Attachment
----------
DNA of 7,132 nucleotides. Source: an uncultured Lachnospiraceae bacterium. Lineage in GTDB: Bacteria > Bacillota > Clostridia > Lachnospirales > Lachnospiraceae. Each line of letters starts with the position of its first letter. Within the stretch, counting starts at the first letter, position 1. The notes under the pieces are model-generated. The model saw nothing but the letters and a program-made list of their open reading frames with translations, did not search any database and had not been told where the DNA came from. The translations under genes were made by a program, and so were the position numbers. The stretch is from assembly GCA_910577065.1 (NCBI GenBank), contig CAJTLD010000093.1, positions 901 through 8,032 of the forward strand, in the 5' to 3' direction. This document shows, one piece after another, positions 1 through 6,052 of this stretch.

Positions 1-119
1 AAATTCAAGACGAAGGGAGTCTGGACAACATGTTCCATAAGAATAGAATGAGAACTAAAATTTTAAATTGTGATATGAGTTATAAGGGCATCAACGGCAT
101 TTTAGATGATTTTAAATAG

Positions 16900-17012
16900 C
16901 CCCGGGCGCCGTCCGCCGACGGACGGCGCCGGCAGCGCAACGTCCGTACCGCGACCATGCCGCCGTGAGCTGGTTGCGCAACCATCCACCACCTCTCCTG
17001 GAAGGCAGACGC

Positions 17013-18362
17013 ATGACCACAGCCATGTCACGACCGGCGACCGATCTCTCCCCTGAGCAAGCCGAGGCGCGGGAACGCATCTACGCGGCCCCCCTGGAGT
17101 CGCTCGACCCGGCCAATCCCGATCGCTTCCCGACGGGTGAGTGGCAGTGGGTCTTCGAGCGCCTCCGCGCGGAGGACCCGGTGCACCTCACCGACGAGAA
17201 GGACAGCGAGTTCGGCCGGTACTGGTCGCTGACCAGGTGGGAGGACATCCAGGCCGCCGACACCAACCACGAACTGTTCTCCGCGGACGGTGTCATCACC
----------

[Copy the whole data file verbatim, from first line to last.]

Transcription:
DNA of 7,132 nucleotides. Source: an uncultured Lachnospiraceae bacterium. Lineage in GTDB: Bacteria > Bacillota > Clostridia > Lachnospirales > Lachnospiraceae. Each line of letters starts with the position of its first letter. Within the stretch, counting starts at the first letter, position 1. The notes under the pieces are model-generated. The model saw nothing but the letters and a program-made list of their open reading frames with translations, did not search any database and had not been told where the DNA came from. The translations under genes were made by a program, and so were the position numbers. The stretch is from assembly GCA_910577065.1 (NCBI GenBank), contig CAJTLD010000093.1, positions 901 through 8,032 of the forward strand, in the 5' to 3' direction. This document shows, one piece after another, positions 1 through 6,052 of this stretch.

Positions 1-119
1 AAATTCAAGACGAAGGGAGTCTGGACAACATGTTCCATAAGAATAGAATGAGAACTAAAATTTTAAATTGTGATATGAGTTATAAGGGCATCAACGGCAT
101 TTTAGATGATTTTAAATAG

Positions 16900-17012
16900 C
16901 CCCGGGCGCCGTCCGCCGACGGACGGCGCCGGCAGCGCAACGTCCGTACCGCGACCATGCCGCCGTGAGCTGGTTGCGCAACCATCCACCACCTCTCCTG
17001 GAAGGCAGACGC

Positions 17013-18362
17013 ATGACCACAGCCATGTCACGACCGGCGACCGATCTCTCCCCTGAGCAAGCCGAGGCGCGGGAACGCATCTACGCGGCCCCCCTGGAGT
17101 CGCTCGACCCGGCCAATCCCGATCGCTTCCCGACGGGTGAGTGGCAGTGGGTCTTCGAGCGCCTCCGCGCGGAGGACCCGGTGCACCTCACCGACGAGAA
17201 GGACAGCGAGTTCGGCCGGTACTGGTCGCTGACCAGGTGGGAGGACATCCAGGCCGCCGACACCAACCACGAACTGTTCTCCGCGGACGGTGTCATCACC